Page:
Referring to FIG. 1, in an illustrative embodiment of the invention, a bone screw 100 includes a screw body 110 centered on a longitudinal axis 112. The screw body 110 is elongated had has a proximal end 114 and distal end 116. The screw body 110 also has a helical external thread 120 winding about the longitudinal axis 112. The bone screw 100 further has a head portion 130 connected to the screw body 110 at the proximal end 114 and a drill point 140 connected to the screw body 110 at the distal end 116.
With additional reference to FIGS. 2 and 6, the head portion 130 can take the form of any suitable screw head configuration. In the embodiment shown in FIGS. 2 and 6, the head portion 130 is a generally round screw head with a socket 132 for receiving the tip of a driver (not shown). The socket 132 has a hexagonal hollow portion 134 and a bottom recess 136.
Referring further to FIGS. 3, 4
, the drill point 140
is adpated to penetrate bone and has two blades 141 a
and 141 b
. The drill point will be described further using the following definitions:
- Chisel Edge: The edge at the end of the web that connects the cutting lips;
- Flutes: Grooves formed in the body of the drill point to provide cutting lips and to permit removal of cutting debris;
- Cutting Lips: The cutting edges extending generally from the tip of the drill point to the periphery;
- Lip Relief: The axial relief on the drill point;
- Lip Relief Angle: The axial relief angle at the outer corner of the cutting lip; it is measured by projection into a plane tangent to the periphery at the outer corner of the cutting lip;
- Point Angle: The vertex angle of the virtual cone generated by the lines collinear with their respective cutting lips when the drill point is rotated about the longitudinal axis. When a drill point has only two blades, the point angle is the same as the angle between the cutting lips projected upon a plane parallel to the drill axis and parallel to the two cutting lips;
- Relief: The result of the removal of tool material behind or adjacent to the cutting lip and leading edge of the land to provide clearance and prevent rubbing between the trailing portions of the blade and the bone; and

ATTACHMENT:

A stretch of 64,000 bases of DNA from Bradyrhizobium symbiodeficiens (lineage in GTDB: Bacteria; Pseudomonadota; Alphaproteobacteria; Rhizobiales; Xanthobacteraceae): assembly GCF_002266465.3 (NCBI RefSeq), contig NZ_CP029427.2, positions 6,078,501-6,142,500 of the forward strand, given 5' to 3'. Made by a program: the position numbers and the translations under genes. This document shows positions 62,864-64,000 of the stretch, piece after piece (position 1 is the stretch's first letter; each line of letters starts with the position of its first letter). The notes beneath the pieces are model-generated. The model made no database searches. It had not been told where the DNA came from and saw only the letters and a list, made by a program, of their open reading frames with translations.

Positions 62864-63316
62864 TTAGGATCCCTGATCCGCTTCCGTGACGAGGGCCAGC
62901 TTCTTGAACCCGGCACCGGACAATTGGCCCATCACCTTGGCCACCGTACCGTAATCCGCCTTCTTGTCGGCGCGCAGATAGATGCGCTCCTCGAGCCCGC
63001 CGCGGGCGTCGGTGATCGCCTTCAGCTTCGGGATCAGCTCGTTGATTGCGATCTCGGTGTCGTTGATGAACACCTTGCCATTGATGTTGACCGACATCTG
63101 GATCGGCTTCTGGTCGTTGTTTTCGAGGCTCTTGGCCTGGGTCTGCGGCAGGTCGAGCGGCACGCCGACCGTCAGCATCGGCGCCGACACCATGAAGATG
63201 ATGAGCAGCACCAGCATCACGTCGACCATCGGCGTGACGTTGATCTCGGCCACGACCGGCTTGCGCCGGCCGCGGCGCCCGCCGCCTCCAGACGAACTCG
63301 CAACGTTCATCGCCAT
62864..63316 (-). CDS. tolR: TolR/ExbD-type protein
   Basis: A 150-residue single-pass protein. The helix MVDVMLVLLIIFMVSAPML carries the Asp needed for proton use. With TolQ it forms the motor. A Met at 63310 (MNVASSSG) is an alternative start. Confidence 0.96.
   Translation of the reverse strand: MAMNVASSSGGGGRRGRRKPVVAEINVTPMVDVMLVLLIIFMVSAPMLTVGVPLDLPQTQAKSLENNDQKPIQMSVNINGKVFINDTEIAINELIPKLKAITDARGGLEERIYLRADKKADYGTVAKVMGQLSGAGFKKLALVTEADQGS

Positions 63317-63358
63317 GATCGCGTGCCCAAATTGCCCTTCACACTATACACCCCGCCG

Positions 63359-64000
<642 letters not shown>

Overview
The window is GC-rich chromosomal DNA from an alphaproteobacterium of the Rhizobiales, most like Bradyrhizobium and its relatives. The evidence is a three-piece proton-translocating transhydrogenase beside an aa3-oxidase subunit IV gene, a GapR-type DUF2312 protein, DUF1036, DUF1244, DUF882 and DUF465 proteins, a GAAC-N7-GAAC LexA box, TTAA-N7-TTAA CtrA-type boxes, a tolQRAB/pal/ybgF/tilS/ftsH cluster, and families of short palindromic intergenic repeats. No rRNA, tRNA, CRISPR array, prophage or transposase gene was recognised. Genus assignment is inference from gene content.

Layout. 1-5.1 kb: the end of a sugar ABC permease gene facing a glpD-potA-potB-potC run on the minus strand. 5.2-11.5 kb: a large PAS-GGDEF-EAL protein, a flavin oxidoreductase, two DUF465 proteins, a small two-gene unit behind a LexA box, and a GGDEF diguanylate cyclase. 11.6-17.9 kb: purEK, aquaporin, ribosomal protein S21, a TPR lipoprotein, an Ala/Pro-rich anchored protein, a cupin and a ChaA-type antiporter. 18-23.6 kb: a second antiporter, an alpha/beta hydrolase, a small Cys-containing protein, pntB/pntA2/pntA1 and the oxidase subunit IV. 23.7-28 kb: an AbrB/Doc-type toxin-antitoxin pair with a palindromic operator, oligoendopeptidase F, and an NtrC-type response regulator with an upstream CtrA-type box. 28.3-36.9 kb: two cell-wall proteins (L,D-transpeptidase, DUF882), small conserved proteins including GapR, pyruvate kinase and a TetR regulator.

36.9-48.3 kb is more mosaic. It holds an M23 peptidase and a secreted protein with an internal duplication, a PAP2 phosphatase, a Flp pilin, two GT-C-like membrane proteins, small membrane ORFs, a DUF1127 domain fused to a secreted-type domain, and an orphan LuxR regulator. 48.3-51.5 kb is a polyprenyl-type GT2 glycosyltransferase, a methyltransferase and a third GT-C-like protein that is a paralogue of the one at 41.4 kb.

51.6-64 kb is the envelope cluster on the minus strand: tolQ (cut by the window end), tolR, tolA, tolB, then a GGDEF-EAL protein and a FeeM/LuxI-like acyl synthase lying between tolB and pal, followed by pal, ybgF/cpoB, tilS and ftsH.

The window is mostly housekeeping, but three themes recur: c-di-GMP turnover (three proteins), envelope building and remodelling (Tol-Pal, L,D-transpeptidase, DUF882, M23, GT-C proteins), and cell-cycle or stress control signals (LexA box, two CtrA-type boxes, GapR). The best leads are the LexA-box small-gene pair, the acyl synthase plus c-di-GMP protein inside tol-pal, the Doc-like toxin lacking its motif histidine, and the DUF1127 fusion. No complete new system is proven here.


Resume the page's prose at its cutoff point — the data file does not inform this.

- Web: The central portion of the body that joins the blades; the extreme end of the web can form a chisel edge on a two-flute drill.
The blade 141 a has a cutting lip 142 a, a primary relief surface 144 a trailing from the cutting lip 142 a and having a trailing edge 146 a, and a secondary relief surface 148 a trailing from the trailing edge 146 a and having a trailing edge 149 a. Likewise the blade 141 b has a cutting lip 142 b, a primary relief surface 144 b trailing from the cutting lip 142 b and having a trailing edge 146 b, and a secondary relief surface 148 b trailing from the trailing edge 146 b and having a trailing edge 149 b. The blades 141 a and 141 b are approximately 180° apart about the longitudinal axis 112. The blades 141 a and 141 b can have different dimensions and appearances due to the intersection between the blades 141 a and 141 b and the helical external thread 120 and other features near the tip of the screw body 110 but are otherwise symmetrical with each other according to a two-fold symmetry about the longitudinal axis 112. For example, a recess 147 appears on the secondary relief surface 148 b of the blade 141 b as a result of the secondary relief surface intersecting two adjacent windings of the external thread 120 near the bottom of the trough between the windings.
The blades 141 a and 141 b form two flutes 150 a and 150 b between and on either side of the blades 141 a and 141 b. As best shown in FIG. 3, flute 150 a or 150 b spans an obtuse angle γ, about the longitudinal axis 112, to the side of the bone screw 100. In this illustrative embodiment, the angle γ is about 120°. Other obtuse angles, such as from about 110° to about 130°, can also be used. In this illustrative embodiment of the invention, the cutting lips 142 a and 142 b and trailing edges 149 a and 149 b are all straight. The angle γ spanned by the flutes 150 a and 150 b are thus measured, respectively, by the angle between the cutting lip 142 a and trailing edge 149 b and the angle between cutting lip 142 b and trailing edge 149 a.
The drill point 140 has a point angle a of about 100° in this illustrative embodiment of the invention. Other angles can be used, such as from about 90° to about 110°.
The cutting lips 142 a
and 142 b
lie in respective virtual planes that are parallel to, but offset from, the longitudinal axis 112
and offset from each other. In the embodiment shown in FIG. 3
, each cutting lip 142 a
or 142 b
is offset from a plane 180
passing through the longitudinal axis 112
by a distance
of about 13 to 380 μm. The blades 141 a
and 141 b